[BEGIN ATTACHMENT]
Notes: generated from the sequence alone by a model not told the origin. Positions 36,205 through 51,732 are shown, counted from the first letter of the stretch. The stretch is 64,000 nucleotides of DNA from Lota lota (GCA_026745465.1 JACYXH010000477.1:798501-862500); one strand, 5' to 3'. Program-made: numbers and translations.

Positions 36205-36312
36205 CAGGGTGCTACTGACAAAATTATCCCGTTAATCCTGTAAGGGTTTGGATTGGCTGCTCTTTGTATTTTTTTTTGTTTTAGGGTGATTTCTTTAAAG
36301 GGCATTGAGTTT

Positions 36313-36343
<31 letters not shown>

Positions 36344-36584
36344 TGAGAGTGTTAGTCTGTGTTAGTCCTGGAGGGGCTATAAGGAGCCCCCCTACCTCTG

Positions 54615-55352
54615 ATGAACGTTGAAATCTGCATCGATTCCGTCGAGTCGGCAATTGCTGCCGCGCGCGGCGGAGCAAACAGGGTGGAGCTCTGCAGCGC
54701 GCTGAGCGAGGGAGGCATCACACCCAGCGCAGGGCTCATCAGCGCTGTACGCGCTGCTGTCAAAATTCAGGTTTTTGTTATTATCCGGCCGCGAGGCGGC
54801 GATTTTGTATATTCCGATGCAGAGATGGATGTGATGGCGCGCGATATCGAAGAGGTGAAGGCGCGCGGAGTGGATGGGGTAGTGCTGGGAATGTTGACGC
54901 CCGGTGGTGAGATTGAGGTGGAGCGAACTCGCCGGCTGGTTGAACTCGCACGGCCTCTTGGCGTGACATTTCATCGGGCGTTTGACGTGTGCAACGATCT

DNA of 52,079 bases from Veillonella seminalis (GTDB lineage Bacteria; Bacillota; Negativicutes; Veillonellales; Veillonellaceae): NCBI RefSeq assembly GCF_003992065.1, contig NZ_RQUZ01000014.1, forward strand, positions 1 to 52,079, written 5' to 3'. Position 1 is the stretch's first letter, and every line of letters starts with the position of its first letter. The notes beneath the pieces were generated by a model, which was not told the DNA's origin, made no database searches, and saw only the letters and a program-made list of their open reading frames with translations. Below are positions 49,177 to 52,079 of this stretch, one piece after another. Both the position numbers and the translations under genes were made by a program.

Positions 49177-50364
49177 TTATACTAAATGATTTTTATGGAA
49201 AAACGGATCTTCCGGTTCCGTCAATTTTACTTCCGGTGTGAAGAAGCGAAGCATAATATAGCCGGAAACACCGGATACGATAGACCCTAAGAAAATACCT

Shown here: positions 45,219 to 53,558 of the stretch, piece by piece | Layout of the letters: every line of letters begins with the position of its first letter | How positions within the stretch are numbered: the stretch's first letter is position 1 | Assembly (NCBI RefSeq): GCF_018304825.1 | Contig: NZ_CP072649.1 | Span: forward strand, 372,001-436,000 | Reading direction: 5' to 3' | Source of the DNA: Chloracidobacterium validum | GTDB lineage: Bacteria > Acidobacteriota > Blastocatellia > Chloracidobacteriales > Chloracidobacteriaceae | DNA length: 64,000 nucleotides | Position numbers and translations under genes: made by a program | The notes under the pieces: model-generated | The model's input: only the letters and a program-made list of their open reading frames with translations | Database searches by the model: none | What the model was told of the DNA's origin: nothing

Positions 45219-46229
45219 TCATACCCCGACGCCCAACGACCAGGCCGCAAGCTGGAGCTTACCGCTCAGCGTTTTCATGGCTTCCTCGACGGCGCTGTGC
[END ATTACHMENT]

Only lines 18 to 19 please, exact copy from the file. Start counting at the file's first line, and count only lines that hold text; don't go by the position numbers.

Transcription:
Shown here: positions 45,219 to 53,558 of the stretch, piece by piece | Layout of the letters: every line of letters begins with the position of its first letter | How positions within the stretch are numbered: the stretch's first letter is position 1 | Assembly (NCBI RefSeq): GCF_018304825.1 | Contig: NZ_CP072649.1 | Span: forward strand, 372,001-436,000 | Reading direction: 5' to 3' | Source of the DNA: Chloracidobacterium validum | GTDB lineage: Bacteria > Acidobacteriota > Blastocatellia > Chloracidobacteriales > Chloracidobacteriaceae | DNA length: 64,000 nucleotides | Position numbers and translations under genes: made by a program | The notes under the pieces: model-generated | The model's input: only the letters and a program-made list of their open reading frames with translations | Database searches by the model: none | What the model was told of the DNA's origin: nothing

Positions 45219-46229